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What do I do about my DD being a terrible loser?

(12 Posts)
MovingOutOfBlighty Tue 21-Jul-09 09:10:35

My dd (age 5) is frankly the most hissy loser at times. She has to win at EVERYTHING. Forget playing snakes and ladders, the first time she even gets a lower roll of the die, the board is swept off the table in fury.
Even playing Pooh sticks is armageddon.
The problem is, she has inherited my stupendous sporting prowess (in otherwords she is doomed to always win a 'tried really hard' ribbon at sports day) and gets so distressed when other people beats her at running, or anything.

As kids her age seem to become more competitive, I am worried that this seems to be getting worse and is happening more often. She won't listen to the 'its fun just to take part' line.
She also gives up very quickly on things she can't do immediately in a fury.
Because I am asthmatic and cant be arsed to run, I remember being quite zen about losing things so this is a bit beyond my understanding. She is a lovely little girl otherwise and has so many good points. But it just seems like several tims a day this competitiveness is a problem in ways I often dont even predict.
Does anyone else have any help on this?

ByTheSea Tue 21-Jul-09 09:18:59

This is very normal at that age. I've seen many many DC (mine and others) like this at about five and six years old and it is just one of those developmental phases. My DD2-7, who is an angel in every other way, finally seems to have grown out of it, so I am thankfully done with this phase.

MovingOutOfBlighty Tue 21-Jul-09 09:23:54

Ta Sea,
Is there anything I can do to help her? Short of abandoning all games? Or did you just avoid?

ButtercupWafflehead Tue 21-Jul-09 09:25:42

Team/working together games?

Focus on cheerleading/giving high-fives to the person who does well?

To be fair, I am 30 and still this competitive. I've just learned to hold it in grin

ByTheSea Tue 21-Jul-09 09:27:41

I would often say I won't play unless she would be gracious no matter what and then she would promise that and then be a sore loser, so I'm afraid my advice is just to try to ignore it when it happens, chat informally about games being about having fun and not winning and losing, and handling her anger more productively, and then just wait for her to grow out of it. Sorry if that's not much help but I promise she will grow out of it.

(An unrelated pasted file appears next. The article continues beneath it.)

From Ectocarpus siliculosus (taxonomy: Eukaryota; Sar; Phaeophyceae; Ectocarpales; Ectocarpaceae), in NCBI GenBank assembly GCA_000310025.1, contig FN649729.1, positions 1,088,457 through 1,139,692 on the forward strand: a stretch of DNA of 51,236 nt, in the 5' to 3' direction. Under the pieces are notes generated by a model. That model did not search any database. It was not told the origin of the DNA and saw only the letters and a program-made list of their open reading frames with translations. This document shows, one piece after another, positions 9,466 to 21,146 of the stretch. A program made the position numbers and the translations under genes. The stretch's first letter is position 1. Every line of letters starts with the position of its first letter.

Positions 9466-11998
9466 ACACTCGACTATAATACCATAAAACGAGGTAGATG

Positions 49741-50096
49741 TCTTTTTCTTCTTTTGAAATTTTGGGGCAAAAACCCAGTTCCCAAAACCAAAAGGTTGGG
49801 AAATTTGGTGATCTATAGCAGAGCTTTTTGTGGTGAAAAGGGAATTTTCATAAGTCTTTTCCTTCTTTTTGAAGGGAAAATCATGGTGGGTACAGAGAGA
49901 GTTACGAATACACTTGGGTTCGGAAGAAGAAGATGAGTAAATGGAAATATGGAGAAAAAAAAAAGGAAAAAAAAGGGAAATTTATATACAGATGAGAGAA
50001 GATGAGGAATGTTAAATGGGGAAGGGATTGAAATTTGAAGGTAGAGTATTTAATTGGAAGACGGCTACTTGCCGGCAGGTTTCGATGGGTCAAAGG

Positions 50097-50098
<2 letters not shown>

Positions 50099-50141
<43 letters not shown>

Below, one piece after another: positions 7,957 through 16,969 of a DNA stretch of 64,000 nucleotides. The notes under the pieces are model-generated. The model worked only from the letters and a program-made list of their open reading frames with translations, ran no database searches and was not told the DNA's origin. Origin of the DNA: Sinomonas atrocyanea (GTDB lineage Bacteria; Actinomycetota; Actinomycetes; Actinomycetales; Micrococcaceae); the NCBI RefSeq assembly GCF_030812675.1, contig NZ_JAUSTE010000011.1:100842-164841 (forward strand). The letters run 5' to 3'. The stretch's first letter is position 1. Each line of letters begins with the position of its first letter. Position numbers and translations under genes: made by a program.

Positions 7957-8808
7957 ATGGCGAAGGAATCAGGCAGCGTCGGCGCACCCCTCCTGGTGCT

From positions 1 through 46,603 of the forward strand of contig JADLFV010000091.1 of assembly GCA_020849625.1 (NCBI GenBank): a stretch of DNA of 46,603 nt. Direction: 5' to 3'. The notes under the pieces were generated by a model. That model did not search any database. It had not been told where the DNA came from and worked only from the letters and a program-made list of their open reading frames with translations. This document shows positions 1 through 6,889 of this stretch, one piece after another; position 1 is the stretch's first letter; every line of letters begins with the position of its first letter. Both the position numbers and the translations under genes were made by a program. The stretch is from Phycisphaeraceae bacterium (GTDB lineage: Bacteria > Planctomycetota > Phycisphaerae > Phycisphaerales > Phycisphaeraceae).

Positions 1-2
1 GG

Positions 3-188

MovingOutOfBlighty Tue 21-Jul-09 09:32:53

Nope, its enough to hear that she will grow out of it and all will be good.

Buttercup, I wouldn't want to see the uglyness of you vs my dd at 'Princess Birthday Wishes game then'! It would be pistols at dawn. grin

ButtercupWafflehead Tue 21-Jul-09 09:34:51

Oh gosh it's true blush

Sometimes I have to sit on my hands to prevent snatching the snap cards from my toddler and making him "do it properly"!

blametheparents Tue 21-Jul-09 09:38:47

My DS is very competitive. At 5 and 6 it was actualy quite embarassing to see him playing football etc.
However, I carried on with competitive sports and now (although he does not actually like losing) he is more able to keep a lid on it and not show off.
He is now 8 and it is no longer embarassing to watch him paying sports and he is able to play board games etc without getting in a total strop.
I would say not to avoid the situation, but to continue and she will learn

mrshibbins Wed 22-Jul-09 17:19:13

my 8 yrs old SD had a hissy fit and ran off to sulk every time she didn't win a party game at her birthday party ... (sigh)

MovingOutOfBlighty Thu 23-Jul-09 12:03:00

Thats the kind of thing I mean Blame and MrsH!!!

Its the'hey we can all have fun here as long as I am winning thing'

Glad to hear I am not alone on this.

mrshibbins Thu 23-Jul-09 14:08:43

if she has a friend over for a play date or sleepover, it's a nightmare of politics - if I let the friend have or do ANYTHING first, we have a tantrum... I think that 8 is far too old to still be behaving like this but she is just so full of herself and the centre of the universe that she just doesn't ... get it. How DO you make them understand ?

MovingOutOfBlighty Thu 23-Jul-09 14:54:38

No idea. It is the same with my gorgeous girl. has to have the prettiest Barbie, with the longest hair, be the first to order things, win games etc.

Don't get me wrong, she is great fun, but it makes me wonder how she is at school sometimes as she will often go off in a huff if she can't be the 'mummy' in games or has things her own way. not too sure what I did to cultivate it.
On the plus side, she is really lovely to our ds2 and shares everything.

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